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Unfair Contract Terms Struck Down

August 11, 2008

Are the US courts on the offensive against big business and its contracting practices?

Recent judgments have struck down key clauses in click-through End User License agreements. And now the courts in California have ordered repayment of millions of dollars in early termination fees for mobile phones. There are moves afoot to impose similar limits across the US.

Are these cases indicative of wider movements to change the balance of power in contract terms?

Unfortunately, the answer seems likely to be no. In recent years, anecdotal evidence from IACCM members suggests that companies have been taking a tougher line with their contract terms. This certainly applies to buying practices. But it seems pervasive in any relationship where there is an imbalanceof power – and it is these situations as they relate to consumers that the courts have been addressing.

These findings all relate to consumer contracts in which the supplier clearly has far greater power than their customer. And in may cases, theterms being applied represent something close to industry practice, so customers are not even able to choose suppliers based on differentiated terms.

In those circumstances, thank goodness the courts are standing up for reasonable and fair behavior. However, it is sad that no suppliers seem to understand the competitive advantage that can be gained by differentiation through more imaginative – and friendly – terms and conditions. Burdensome terms simply alienate your trading partners and customers. And those sentiments do not only apply to consumers.

  1. Tim,

    Great post, and while I tend to agree with your assessment, what framework(s) would you suggest for understanding whether contract terms are “reasonable and fair” or “friendly”? How should companies differentiate between thoughtful consideration of risk and “burdensome”?

  2. There are of course well understood legal principles that establish when terms and conditions may overstep a boundary of reasonableness. While these are primarily used to protect consumers, there is always the possibility of their application in business-to-business transactions. In general, these are most likely to apply in the case of standard forms of agreement and where one party has a dominant position. There are good summaries of these principles available from many sources on the internet; this section from Wikipedia dealing with standard form contract is a good example –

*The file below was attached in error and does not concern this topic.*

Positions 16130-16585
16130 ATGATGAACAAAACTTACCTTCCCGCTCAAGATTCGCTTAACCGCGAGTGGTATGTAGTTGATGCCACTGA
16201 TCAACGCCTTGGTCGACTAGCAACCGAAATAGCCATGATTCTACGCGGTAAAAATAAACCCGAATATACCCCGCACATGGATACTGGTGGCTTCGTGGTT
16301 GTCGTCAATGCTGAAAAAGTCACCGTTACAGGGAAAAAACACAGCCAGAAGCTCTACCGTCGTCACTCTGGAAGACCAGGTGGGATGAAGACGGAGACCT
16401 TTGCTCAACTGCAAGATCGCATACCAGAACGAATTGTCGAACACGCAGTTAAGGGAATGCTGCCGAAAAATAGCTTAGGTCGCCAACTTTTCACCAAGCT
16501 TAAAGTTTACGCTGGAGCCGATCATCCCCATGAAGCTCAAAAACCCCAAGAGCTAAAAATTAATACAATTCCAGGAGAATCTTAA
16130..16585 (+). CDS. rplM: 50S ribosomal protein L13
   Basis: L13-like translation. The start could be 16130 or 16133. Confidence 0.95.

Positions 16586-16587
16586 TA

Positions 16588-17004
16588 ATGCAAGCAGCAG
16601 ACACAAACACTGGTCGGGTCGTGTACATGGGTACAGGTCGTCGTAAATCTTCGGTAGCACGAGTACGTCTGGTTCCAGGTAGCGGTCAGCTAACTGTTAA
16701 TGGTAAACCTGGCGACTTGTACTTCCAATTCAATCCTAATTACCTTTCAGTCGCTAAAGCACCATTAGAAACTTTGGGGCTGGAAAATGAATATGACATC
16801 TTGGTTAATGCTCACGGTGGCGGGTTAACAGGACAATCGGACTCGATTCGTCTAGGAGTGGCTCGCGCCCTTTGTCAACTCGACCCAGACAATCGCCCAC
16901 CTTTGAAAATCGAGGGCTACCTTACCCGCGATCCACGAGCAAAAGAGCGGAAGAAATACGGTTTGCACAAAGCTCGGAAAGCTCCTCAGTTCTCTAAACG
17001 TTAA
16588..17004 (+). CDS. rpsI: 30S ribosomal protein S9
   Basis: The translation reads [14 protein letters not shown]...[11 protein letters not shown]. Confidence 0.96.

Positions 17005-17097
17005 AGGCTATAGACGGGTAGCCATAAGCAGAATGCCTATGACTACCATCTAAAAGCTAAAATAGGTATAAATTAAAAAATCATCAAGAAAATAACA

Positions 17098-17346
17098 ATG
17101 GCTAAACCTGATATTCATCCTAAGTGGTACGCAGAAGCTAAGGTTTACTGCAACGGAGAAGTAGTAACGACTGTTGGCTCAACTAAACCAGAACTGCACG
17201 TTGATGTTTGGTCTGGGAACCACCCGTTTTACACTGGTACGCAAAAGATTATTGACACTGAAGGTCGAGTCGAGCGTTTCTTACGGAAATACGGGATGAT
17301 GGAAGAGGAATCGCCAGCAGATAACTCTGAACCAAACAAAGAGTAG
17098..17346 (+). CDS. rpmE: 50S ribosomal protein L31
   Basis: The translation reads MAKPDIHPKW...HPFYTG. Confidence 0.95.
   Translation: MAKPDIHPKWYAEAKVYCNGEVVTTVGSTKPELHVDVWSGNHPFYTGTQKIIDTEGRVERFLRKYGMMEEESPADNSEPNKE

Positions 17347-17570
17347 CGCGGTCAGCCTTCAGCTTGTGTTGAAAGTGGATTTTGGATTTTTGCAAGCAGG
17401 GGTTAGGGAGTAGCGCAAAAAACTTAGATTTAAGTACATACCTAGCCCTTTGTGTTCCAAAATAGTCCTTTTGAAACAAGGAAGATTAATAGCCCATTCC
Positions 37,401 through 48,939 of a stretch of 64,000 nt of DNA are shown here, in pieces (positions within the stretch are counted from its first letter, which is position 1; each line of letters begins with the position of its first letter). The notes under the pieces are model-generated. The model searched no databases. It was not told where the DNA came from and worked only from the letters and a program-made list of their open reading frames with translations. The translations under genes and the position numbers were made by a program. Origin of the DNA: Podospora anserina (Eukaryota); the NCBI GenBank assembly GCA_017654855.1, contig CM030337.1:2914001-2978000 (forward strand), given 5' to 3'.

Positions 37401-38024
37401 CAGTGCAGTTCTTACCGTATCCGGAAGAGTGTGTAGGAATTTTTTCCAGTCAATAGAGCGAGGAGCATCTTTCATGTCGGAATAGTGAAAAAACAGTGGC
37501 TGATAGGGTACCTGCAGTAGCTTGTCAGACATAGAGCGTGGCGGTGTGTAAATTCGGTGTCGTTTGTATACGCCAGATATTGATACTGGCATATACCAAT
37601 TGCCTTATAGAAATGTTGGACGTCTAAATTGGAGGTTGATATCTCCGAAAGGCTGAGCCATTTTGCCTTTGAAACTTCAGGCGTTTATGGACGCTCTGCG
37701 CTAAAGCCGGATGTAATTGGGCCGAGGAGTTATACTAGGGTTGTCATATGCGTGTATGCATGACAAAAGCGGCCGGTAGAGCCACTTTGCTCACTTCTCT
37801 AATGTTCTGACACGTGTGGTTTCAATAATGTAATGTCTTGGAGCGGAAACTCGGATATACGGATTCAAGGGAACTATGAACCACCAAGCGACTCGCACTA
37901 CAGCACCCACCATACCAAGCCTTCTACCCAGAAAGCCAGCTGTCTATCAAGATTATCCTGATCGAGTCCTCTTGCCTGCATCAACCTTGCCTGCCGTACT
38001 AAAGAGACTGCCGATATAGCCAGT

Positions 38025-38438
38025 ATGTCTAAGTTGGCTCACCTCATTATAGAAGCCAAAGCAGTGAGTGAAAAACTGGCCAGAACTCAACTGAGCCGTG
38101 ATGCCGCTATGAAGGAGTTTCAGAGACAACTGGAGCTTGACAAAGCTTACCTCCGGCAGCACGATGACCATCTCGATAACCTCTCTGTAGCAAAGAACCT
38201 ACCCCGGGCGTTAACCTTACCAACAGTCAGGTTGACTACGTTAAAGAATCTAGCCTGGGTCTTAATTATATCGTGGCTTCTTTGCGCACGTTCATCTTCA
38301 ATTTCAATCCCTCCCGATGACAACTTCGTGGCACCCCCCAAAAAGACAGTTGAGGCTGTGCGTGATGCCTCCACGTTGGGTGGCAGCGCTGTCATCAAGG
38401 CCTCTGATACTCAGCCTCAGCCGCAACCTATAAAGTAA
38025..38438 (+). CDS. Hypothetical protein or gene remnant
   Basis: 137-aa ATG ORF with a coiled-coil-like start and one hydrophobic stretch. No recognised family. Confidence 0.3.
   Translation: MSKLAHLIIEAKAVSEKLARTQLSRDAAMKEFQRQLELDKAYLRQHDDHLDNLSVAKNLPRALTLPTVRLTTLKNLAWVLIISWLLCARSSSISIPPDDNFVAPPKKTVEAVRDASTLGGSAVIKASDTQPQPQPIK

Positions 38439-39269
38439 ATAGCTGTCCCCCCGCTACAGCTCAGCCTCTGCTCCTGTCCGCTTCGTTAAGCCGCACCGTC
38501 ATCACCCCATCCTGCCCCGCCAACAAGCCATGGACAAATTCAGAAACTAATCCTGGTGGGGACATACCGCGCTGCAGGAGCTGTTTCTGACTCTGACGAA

A competent commercial or contracts function should be taking a much more holistic view of the risks posed by their contract terms and policies. The fact that something is legal does not make it desirable. The fact that I can do it does not mean that I should do it. So the key test is to understand likely market impact and whether the results will support broader business goals and strategies.

    A technique that some companies employ is to undertake a holistic stakeholder analysis – how will this term or policy be perceived or acted upon by the various stakeholder groups – customers, competitors, suppliers, stockholders, executive management etc. A technique that can be used (and presumably was not by the companies in the court proceedings cited above) is to imagine the press article that may result.

    In the end, terms and conditions should at the very least not undermine your organization’s core value propositions or market image. If you represent yourself to be ‘easy to do business with’, this has certain implications on your contract standards and policies. If you contend that your company is ethical or operates with integrity, this also suggests standards of fairness and balance in your terms and conditions. Sometimes this is not so much about the terms themselves, but may be in the way they are applied, or the overall governance and appeal systems that are offered.

    Of course, the forward-thinking contracts group goes beyond these simple assessments of ethics and balance and starts to look at ways that differentiated terms may proactively enhance company brand. They imagine the press article (or advertisement) that highlights positive reasons why terms and conditions create a reason to do business. And with unbalanced, risk-averse behaviors on the increase, there is potentially plenty of scope for the creative contracts group to identify areas of potential competitive advantage.

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